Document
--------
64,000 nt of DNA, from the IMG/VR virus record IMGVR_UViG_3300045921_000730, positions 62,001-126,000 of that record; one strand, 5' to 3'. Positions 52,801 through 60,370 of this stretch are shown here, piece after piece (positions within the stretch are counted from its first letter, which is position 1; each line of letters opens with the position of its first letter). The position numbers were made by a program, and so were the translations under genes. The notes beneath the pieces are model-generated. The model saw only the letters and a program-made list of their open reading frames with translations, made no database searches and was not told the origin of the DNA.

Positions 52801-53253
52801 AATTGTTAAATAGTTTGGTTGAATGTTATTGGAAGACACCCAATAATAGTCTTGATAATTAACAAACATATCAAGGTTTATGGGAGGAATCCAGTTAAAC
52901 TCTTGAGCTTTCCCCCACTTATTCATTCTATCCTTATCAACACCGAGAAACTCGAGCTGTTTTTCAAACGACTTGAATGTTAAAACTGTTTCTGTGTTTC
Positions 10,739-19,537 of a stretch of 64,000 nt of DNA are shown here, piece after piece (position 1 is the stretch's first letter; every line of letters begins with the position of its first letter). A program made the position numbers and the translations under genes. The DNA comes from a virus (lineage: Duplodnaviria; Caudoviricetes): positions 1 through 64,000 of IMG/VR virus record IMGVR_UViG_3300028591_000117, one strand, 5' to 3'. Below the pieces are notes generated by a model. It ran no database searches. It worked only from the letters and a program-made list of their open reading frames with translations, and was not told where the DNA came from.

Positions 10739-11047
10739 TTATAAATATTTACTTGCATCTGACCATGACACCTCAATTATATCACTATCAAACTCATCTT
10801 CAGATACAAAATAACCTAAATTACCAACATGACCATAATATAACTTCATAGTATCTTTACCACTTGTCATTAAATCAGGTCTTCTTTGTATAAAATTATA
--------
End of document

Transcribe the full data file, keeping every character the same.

64,000 nt of DNA, from the IMG/VR virus record IMGVR_UViG_3300045921_000730, positions 62,001-126,000 of that record; one strand, 5' to 3'. Positions 52,801 through 60,370 of this stretch are shown here, piece after piece (positions within the stretch are counted from its first letter, which is position 1; each line of letters opens with the position of its first letter). The position numbers were made by a program, and so were the translations under genes. The notes beneath the pieces are model-generated. The model saw only the letters and a program-made list of their open reading frames with translations, made no database searches and was not told the origin of the DNA.

Positions 52801-53253
52801 AATTGTTAAATAGTTTGGTTGAATGTTATTGGAAGACACCCAATAATAGTCTTGATAATTAACAAACATATCAAGGTTTATGGGAGGAATCCAGTTAAAC
52901 TCTTGAGCTTTCCCCCACTTATTCATTCTATCCTTATCAACACCGAGAAACTCGAGCTGTTTTTCAAACGACTTGAATGTTAAAACTGTTTCTGTGTTTC
Positions 10,739-19,537 of a stretch of 64,000 nt of DNA are shown here, piece after piece (position 1 is the stretch's first letter; every line of letters begins with the position of its first letter). A program made the position numbers and the translations under genes. The DNA comes from a virus (lineage: Duplodnaviria; Caudoviricetes): positions 1 through 64,000 of IMG/VR virus record IMGVR_UViG_3300028591_000117, one strand, 5' to 3'. Below the pieces are notes generated by a model. It ran no database searches. It worked only from the letters and a program-made list of their open reading frames with translations, and was not told where the DNA came from.

Positions 10739-11047
10739 TTATAAATATTTACTTGCATCTGACCATGACACCTCAATTATATCACTATCAAACTCATCTT
10801 CAGATACAAAATAACCTAAATTACCAACATGACCATAATATAACTTCATAGTATCTTTACCACTTGTCATTAAATCAGGTCTTCTTTGTATAAAATTATA